The National Energy Regulator of South Africa (Nersa) announced on Monday that it would oppose an Eskom High Court application seeking to review and set aside the Energy Regulator’s latest regulatory clearing account (RCA) determination.
In an unusual step, the regulator also urged other stakeholders to join it in opposing the utility’s legal challenge.
The RCA decision, which relates to the 2018/19 financial year, was made in 2020 and was one of several factors that contributed to this year’s 15.63% hike.
Following an adjudication of Eskom’s 2018/19 RCA application, Eskom was given permission to recoup R13.3-billion, broken into two yearly amounts, as well as a supplementary revenue balance of R1.3-billion.
The State-owned utility had applied to recover R27-billion.
Eskom indicated late last year that it would study the regulator’s reasons for decision before making a call on whether to challenge the RCA decision and, on April 12, Nersa received Eskom’s judicial review application.
Eskom argues in its affidavit that both the 2018/19 RCA decision and the supplementary tariff decision are “unlawful, irrational and unreasonable”, as they “fail to take account of the judgments of this court in the review applications in respect of the 2019 tariff decision and the 2015/17 RCA decisions”.
Eskom argued that, despite recent favourable court rulings, including an order that led to an agreement with Nersa that the utility be allowed to liquidate an additional amount of R23-billion for the 2021/22 financial year, it still faced a severe liquidity crisis.
It adds that inadequate tariff increases have materially compounded this crisis and that the shortfall in revenue for Eskom is likely to turn its liquidity issues into a national fiscal crisis.
Eskom’s existing debt stood at R488-billion at the end of financial year 2020 and the utility had an additional borrowing programme of R96-billion planned for the financial years 2022 to 2026, which was nevertheless “insufficient to close the more than R216-billion funding gap to 2026”.
Government is, thus, having to commit to substantial additional support to ensure sustainability of the enterprise.
Besides this placing a heavy burden on the fiscus, in the form of guarantees and direct financial injections, the interlinked nature of State debt also poses a risk: “[A] failure to meet any demand made on South Africa by any creditor of Eskom with the benefit of the South African State’s Eskom guarantees would also potentially trigger acceleration of the full liability of South Africa’s own debt which can be accelerated if any such demand is not met when made, potentially exposing over $68-billion (over R980-billion, based on an assumption of USD/ZAR of 14.50) of international debt of South Africa.”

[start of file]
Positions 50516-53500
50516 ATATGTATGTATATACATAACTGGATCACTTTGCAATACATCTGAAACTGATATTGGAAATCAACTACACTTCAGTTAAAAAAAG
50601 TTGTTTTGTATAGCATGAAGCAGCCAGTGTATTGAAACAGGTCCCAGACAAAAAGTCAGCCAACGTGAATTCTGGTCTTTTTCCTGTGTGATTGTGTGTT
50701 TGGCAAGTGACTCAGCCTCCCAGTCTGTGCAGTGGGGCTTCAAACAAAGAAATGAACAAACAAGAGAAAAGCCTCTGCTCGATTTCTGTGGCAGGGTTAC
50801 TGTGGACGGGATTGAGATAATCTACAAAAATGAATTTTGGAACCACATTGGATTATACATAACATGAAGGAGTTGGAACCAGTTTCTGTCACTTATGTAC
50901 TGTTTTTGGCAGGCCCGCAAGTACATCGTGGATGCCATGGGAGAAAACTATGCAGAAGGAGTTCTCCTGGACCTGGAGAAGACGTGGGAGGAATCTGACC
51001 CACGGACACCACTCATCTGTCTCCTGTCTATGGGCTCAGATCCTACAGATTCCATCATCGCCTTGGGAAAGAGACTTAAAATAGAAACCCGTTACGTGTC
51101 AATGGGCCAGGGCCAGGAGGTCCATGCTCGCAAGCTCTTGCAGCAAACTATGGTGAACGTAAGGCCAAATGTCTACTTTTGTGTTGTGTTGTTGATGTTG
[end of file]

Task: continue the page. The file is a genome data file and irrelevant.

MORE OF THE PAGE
While Eskom does not dispute historical mismanagement within its senior ranks, nor State Capture, it nevertheless asserts that the “fundamental liquidity problems faced by Eskom are primarily a product, not of these issues, but rather of inadequate tariff increases”.
“By way of simple illustration, the tariff increases in the 2019/20 and 2020/21 financial years arising from the 2019/2022 revenue decision deprived Eskom of R46-billion to which it ought to have been entitled.
“Even the wildest estimates of what State Capture related activities might have cost Eskom in recent times, do not reach amounts anywhere near R46-billion,” Eskom avers.
“And R46-billion is, of course, the cost to Eskom merely of the latest erroneous tariff decision by Nersa pertaining to two years only. It does not take account of the succession of inadequate tariff increase decisions taken by Nersa over the previous decade,” the utility adds.
It also dismisses arguments that the liquidity crisis is the result of Medupi and Kusile cost overruns.
“Eskom has historically not sought compensation by way of increased tariffs to cover cost overruns owing to mismanagement on its capital build. Eskom accepts that any cost overruns caused by mismanagement are for its own account and will result in a lower return on equity than the reasonable return to which it would otherwise have been entitled.”
Instead, Eskom argued that its current predicament has arisen not as a result of unreasonable expenditure, but because Nersa consistently failed to grant it tariff increases sufficient to cover its reasonable expenditure.
Regarding its application to have the 2018/19 RCA reviewed and set aside, the utility argues that Nersa has adopted an approach that has already been ruled to be impermissible by Justice Jody Kollapen in respect of an earlier 2015/17 RCA matter.
It argues that the 2018/19 RCA determination is irrational and unlawful in respect the treatment of the primary energy revenue variance, as well as its treatment of open-cycle gas turbine costs and the service quality incentive.
On the redetermination of the 2018/19 tariff decision, which Kollapen also ordered, and which gave rise to a supplementary application, Eskom indicates it wants the decision by Nersa to disallow R1.555-billion in the RCA application in respect of coal costs, to be reviewed.
At its April 28 meeting, the Energy Regulator resolved to oppose the application.
Nersa said it considered the factual matrix, and applicable regulatory and legal principles in arriving at this decision.
“Nersa further considered the impact of Eskom’s continuous court review applications on the government’s economic recovery plans, as well as hardships on customers.
“In this regard, interested stakeholders are welcomed to join Nersa in opposing the review application if they consider that the court decision may negatively affect them.”
Nersa, which has been criticised previously for not responding timeously to court applications, said it would oppose the judicial review application within the required timeframe and process.